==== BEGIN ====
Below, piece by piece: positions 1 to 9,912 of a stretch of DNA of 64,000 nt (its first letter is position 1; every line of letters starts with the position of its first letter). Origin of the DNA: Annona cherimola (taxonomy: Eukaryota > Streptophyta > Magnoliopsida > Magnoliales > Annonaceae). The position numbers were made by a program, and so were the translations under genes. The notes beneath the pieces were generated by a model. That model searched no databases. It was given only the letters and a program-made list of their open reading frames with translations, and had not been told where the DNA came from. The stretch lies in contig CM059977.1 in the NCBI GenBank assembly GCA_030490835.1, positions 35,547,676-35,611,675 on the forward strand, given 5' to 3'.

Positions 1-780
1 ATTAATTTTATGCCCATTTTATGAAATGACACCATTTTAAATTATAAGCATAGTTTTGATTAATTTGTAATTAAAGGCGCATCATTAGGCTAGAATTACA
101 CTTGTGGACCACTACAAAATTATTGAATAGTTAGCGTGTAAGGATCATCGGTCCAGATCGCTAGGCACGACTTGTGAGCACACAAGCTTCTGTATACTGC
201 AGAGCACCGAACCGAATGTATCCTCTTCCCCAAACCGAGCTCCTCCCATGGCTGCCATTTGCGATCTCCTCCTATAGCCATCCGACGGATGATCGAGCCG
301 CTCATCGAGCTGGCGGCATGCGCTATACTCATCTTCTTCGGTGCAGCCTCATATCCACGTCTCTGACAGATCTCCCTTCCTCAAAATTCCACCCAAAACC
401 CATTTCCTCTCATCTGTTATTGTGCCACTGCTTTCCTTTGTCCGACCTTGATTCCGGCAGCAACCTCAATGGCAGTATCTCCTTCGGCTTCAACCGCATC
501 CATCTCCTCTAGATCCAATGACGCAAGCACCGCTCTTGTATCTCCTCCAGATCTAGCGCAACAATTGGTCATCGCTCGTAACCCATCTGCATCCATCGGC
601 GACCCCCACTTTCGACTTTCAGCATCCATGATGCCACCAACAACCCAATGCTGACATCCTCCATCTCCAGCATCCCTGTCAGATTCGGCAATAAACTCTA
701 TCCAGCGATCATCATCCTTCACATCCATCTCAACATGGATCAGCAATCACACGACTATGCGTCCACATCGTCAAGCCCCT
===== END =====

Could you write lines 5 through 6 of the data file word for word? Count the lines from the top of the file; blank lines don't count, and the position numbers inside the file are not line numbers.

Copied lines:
201 AGAGCACCGAACCGAATGTATCCTCTTCCCCAAACCGAGCTCCTCCCATGGCTGCCATTTGCGATCTCCTCCTATAGCCATCCGACGGATGATCGAGCCG
301 CTCATCGAGCTGGCGGCATGCGCTATACTCATCTTCTTCGGTGCAGCCTCATATCCACGTCTCTGACAGATCTCCCTTCCTCAAAATTCCACCCAAAACC